7. Birch E, Carter A, Boyd J. An examination of jump kinematics in dogs over increasing hurdle heights. Compar Exer Physiol. (2016) 12:91–8. doi: 10.3920/CEP150037

CrossRef Full Text | Google Scholar

8. Birch E, Boyd J, Doyle G, Pullen A. The effects of altered distances between obstacles on the jump kinematics and apparent joint angulations of large agility dogs. Vet J. (2015) 204:174–8. doi: 10.1016/j.tvjl.2015.02.019

PubMed Abstract | CrossRef Full Text | Google Scholar

9. Birch E, Boyd J, Doyle G, Pullen. A. Small and medium agility dogs alter their kinematics when the distance between hurdles differs. Compar Exer Physiol. (2015) 11:75–8. doi: 10.3920/CEP150015

CrossRef Full Text | Google Scholar

10. Yanoff SR, Hulse DA, Hogan HA, Slater MR, Longnecker MT. Measurements of vertical ground reaction force in jumping dogs. Vet Compar Orthopaedics Traumatol. (1992) 5:44–50. doi: 10.1055/s-0038-1633066

PubMed Abstract | CrossRef Full Text | Google Scholar

11. Powers PNR, Harrison AJ. Models for biomechanical analysis of jumping horses. J Equine Vet Sci. (1999) 19:799–806. doi: 10.1016/S0737-0806(99)80172-5

CrossRef Full Text | Google Scholar

12. Clayton HM, Barlow DA. The effect of fence height and width on the limb placements of show jumping horses. J Equine Vet Sci. (1989) 9:179–85. doi: 10.1016/S0737-0806(89)80046-2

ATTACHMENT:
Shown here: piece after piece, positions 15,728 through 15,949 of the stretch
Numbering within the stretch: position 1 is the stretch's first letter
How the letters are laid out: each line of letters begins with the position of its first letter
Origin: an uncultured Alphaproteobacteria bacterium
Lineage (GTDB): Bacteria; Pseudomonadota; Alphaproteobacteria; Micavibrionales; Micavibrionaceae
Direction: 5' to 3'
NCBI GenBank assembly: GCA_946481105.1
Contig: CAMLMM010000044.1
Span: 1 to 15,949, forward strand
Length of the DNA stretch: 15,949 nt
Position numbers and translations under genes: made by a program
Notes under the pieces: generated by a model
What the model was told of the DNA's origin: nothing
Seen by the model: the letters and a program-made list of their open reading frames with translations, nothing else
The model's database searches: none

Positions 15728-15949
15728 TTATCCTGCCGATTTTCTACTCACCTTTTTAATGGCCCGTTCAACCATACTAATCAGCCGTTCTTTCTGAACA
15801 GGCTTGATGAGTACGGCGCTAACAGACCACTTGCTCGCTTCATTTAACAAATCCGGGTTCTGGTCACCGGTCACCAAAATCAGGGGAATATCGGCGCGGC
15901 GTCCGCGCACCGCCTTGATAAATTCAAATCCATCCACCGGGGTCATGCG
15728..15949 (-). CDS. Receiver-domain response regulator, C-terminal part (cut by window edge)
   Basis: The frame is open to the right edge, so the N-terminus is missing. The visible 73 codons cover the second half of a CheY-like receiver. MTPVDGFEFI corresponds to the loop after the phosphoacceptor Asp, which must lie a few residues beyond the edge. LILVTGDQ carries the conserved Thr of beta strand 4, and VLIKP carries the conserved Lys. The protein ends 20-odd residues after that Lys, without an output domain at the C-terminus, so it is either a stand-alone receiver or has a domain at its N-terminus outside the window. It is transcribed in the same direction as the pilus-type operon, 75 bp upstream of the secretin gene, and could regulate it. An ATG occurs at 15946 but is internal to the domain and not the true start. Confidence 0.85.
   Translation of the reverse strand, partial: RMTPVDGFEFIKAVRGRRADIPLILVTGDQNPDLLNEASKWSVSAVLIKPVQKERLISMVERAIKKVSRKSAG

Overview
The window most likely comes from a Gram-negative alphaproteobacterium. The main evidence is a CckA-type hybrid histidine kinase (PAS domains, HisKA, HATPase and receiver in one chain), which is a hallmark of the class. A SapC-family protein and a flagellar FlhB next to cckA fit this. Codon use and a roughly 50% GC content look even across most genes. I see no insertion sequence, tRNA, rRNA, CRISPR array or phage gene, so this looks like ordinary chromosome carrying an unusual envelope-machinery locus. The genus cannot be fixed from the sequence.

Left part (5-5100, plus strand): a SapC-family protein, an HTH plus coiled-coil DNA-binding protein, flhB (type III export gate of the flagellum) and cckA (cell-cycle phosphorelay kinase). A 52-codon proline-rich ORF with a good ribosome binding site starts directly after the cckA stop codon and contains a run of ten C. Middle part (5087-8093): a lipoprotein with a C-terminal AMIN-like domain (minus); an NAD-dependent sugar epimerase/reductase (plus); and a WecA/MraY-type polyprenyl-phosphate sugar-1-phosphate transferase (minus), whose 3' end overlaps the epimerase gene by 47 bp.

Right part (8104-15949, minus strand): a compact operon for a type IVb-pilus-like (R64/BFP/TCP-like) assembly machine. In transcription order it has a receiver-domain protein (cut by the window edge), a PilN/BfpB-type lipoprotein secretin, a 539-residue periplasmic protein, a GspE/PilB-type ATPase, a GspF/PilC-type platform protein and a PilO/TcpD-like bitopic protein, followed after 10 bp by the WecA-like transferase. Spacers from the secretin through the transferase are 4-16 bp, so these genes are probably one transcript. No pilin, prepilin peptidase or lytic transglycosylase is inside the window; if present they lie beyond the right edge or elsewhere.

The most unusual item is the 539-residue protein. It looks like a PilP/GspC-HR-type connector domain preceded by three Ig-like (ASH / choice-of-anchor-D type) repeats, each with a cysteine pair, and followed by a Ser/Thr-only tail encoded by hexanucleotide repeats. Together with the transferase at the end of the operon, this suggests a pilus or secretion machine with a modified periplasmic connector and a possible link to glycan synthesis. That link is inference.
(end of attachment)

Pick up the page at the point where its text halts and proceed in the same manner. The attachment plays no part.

CrossRef Full Text | Google Scholar

13. Hole SL, Clayton HM, Lanovaz JL. A note on the linear and temporal stride kinematics of Olympic show jumping horses between two fences. Appl Anim Behav Sci. (2002) 75:317–23. doi: 10.1016/S0168-1591(01)00194-0

CrossRef Full Text | Google Scholar

14. Pfau T, Garland de Rivaz A, Brighton S, Weller R. Kinetics of jump landing in agility dogs. Vet J. (2011) 190:278–83. doi: 10.1016/j.tvjl.2010.10.008

PubMed Abstract | CrossRef Full Text | Google Scholar

15. Pardey D, Tabor G, Oxley JA, Wills AP. Peak forelimb ground reaction forces experienced by dogs jumping from a simulated car boot. Vet Rec. (2018) 182:716. doi: 10.1136/vr.104788

PubMed Abstract | CrossRef Full Text | Google Scholar

16. Wang M, Song Y, Valentin S, Baker JS, Gu Y. Kinetic analysis of felines landing from different heights. PeerJ. (2019) 12:e8007. doi: 10.7717/peerj.8007

PubMed Abstract | CrossRef Full Text | Google Scholar

17. Feeney LC, Lin CF, Marcellin-Little DJ, Tate AR, Queen RM, Yu B. Validation of two-dimensional kinematic analysis of walk and sit-to-stand motions in dogs. Am J Vet Res. (2007) 68:277–82 doi: 10.2460/ajvr.68.3.277

PubMed Abstract | CrossRef Full Text | Google Scholar

18. R Core Team. R: A Language and Environment for Statistical Computing. Vienna: R Foundation for Statistical Computing (2020).

Google Scholar

19. Bates D, Mächler M, Bolker B, Walker S. Fitting linear mixed-effects models using lme4. J Stat Softw. (2015) 67:1–48. doi: 10.18637/jss.v067.i01

CrossRef Full Text | Google Scholar

20. Lenth RV. emmeans: Estimated Marginal Means, aka Least-Squares Means. R package version 1.5.4. (2021).

Google Scholar

21. Fox J, Weisberg S. An R Companion to Applied Regression, Third Edition. Thousand Oaks CA: Sage (2019).

Google Scholar

22. Wickham H. Ggplot2: Elegant Graphics for Data Analysis. New York, NY: Springer Verlag (2016). doi: 10.1007/978-3-319-24277-4